Playing game have special significance for preschool children. Piaget thought development of children includes adaptation and assimilation. Playing game allows children do activities in the existed cognitive background (Lu Xiaoyan, 2008). They can practice and consolidate skills while playing game. Therefore, playing game is an important means of developing intellectual ability (Spohn, 1982). 

In addition, the game form of children is adapted to their cognition development. Children begin to have the ability to represent external objects by means of symbolic games and delayed imitation. Symbolic game is the most important game form for preschool children, playing game is also the major activity form for children in preschool stage. During this stage, children’s linguistic ability has developed a lot and symbolic function begun to emerge in their cognitive schema. So symbolic games, or in other words, role playing games are increasingly becoming the dominant game form for children. Children imitate not only role’s action but also the personal relationship between different roles, so the scenarios were produced in their symbolic game. For instance, in the game of playing house, there are parents, babies, doctors, sellers, player will imitate the roles and link activities of different roles together. Children’s emotional conflict can be solved due to the symbolic characteristics in role playing game. Piaget also believed that games can help children compensate for unmet needs and liberate their thoughts (Howard, 1978). 

2. Game design 

The game we designed for preschool children is focus on recycling as the primary means of environmental protection addressing domestic environmental, economic and social issues but it also covers sustainability, energy practices, community development and divergent thinking ability. The students are taught to critically analyse prevailing approaches, behaviors in an effort to identify the root causes of environmental issues and problems. The game curriculum seeks to build on children’ connection to and love our earth, their desire to regenerate and protect their local environments, to enhance their communities through education and to be active members of their emerging democratic nation state as well as the global community. It aims at identifying, developing and implementing alternative approaches and practices. It is focusing on peaceful and practical solutions. These include the pursuit of environmental friendly behaviors from a sustainable angle. These solutions conflict, however, with people’s mainstream behavior, habits in Myanmar, the majority of which are focused on new lifestyle and arising environmental awareness from new generation. 

2.1 Game characteristics 

In order to answer the question of how to make recycling idea can be rooted deeply in people's mind. Our group proposed five essential characteristics: fantasy, acceptable, aesthetic, morality, good for health. For our game design, fantasy, acceptable, are our main concerns. We want to make this game is so interesting that children can have fun from it, then educational idea can be propagated in a acceptable way.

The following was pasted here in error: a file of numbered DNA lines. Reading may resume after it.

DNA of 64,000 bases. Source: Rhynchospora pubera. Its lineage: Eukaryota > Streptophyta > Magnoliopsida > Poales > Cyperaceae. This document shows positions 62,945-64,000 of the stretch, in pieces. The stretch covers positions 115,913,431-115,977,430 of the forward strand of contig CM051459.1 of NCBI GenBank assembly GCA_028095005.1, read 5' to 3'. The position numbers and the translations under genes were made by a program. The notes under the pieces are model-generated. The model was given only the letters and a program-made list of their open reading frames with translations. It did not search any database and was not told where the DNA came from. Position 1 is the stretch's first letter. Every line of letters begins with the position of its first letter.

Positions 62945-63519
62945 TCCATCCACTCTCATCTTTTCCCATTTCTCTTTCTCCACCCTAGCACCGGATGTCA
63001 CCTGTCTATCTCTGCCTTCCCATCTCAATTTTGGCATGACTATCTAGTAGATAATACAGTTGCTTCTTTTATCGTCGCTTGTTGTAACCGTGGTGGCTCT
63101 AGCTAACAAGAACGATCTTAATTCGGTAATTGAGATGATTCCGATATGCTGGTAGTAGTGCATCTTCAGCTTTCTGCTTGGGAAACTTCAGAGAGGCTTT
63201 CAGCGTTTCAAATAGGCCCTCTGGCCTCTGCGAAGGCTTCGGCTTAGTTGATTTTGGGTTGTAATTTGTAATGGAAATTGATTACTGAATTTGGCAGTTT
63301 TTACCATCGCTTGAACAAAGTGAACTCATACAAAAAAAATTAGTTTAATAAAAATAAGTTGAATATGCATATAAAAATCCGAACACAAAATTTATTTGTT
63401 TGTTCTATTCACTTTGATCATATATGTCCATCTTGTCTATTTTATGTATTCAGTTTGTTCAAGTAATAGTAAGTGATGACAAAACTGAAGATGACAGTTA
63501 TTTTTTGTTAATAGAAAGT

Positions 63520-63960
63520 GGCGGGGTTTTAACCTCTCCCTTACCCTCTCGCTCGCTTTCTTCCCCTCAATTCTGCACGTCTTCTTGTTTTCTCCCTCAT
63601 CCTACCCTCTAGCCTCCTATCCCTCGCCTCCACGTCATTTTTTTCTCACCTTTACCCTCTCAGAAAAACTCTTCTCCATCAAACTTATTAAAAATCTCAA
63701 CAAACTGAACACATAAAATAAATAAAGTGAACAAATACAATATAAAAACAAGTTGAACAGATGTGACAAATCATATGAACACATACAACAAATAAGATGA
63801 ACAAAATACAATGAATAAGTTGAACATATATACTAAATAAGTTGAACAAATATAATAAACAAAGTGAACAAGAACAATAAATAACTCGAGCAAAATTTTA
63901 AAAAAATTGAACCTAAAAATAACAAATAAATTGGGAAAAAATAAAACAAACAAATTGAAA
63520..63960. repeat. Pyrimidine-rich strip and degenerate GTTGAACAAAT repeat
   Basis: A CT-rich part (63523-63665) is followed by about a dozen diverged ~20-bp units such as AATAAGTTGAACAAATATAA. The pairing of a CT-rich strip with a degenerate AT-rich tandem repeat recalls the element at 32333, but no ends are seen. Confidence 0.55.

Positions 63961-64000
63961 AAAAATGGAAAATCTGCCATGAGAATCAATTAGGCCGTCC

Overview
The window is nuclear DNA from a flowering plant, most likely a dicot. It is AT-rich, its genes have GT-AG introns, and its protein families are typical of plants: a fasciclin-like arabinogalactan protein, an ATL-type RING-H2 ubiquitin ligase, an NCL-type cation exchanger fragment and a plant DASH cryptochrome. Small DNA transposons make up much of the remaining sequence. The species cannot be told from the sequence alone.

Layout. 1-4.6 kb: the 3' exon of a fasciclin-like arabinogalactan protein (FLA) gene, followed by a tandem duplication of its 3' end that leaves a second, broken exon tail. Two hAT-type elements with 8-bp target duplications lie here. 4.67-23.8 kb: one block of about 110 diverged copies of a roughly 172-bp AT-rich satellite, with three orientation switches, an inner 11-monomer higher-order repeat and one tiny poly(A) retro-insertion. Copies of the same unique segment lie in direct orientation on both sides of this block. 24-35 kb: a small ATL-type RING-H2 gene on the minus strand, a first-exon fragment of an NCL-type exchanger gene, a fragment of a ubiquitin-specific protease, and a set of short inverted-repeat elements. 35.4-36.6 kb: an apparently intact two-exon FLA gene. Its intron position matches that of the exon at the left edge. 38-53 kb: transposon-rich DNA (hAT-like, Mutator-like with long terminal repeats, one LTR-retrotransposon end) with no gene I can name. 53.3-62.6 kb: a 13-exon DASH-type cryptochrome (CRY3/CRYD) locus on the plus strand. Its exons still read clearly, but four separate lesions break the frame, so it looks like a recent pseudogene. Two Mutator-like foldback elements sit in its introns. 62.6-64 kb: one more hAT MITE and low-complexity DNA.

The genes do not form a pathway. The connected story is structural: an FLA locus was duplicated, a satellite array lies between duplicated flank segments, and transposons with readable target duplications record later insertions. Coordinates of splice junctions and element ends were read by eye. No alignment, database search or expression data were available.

Whereas aesthetic, morality and good for health is relevant to ideas that we want to advocate by this interactive game. We hope the aesthetic value, morality and health benefits should be respected. Therefore, we adopted this three characteristics as the design principles in the development of our game. 

2.2 Mechanism of game 

For preschool children, they can “optimize” in the sense of surveying simultaneously a small number of alternatives and opting for the one for which he feels the greatest attraction. So we can provide two behaviors and ask them to give optimal choice. In order to reinforce the better choice, a positive reinforcer should be provided as symbolic rewards. If child didn’t make the best choice, we can enquire about cognitive structures that he uses in practice and that are distinguishable in his behavior. In this way we can know his internal “models” by questioning him. 

From behavioral psychology point of view, it is better to quantify rewards and set a hierarchy reward system to reinforce the optimal behavior. Children knew their next goal and final goal, they will be rewarded immediately when they made expected behavior, Thus children can achieve the expected goal step by step. 

2.3 Game features

      We defined three major features of the game. 

2.3.1 Multiple playing roles 

The game includes two role playing: farmer and student. Each role has its own scenarios, like wake up in the morning, have breakfast and choose a smarter transportation to go to school. In the farmer situation, children should decide how to water their field or how to take away their lunch. Every decision the player makes triggers a change to the following scenarios. 

2.3.2 Multiple approaches for recycling method

 Players can make a force choice between two alternative approaches for role’s daily life. We want to design recycling approaches that have their own properties of cost, sustainability, convenience and efficiency. The design of the recycling approaches is based on two types of approach for the decision maker, namely the positive and the passive approaches. A positive approach, such as using a recycling lunchbox that costs more but guarantees sustained protection. Players have to weigh between convenience and environmental benefits and try their best to make a better choice. Passive approaches are much more affordable when com- pared to the positive measures, but have limited sustainability. Such as using plastic bags to take fish home. For the purpose of consolidating knowledge, once children made their choice, there will be a discussion part followed.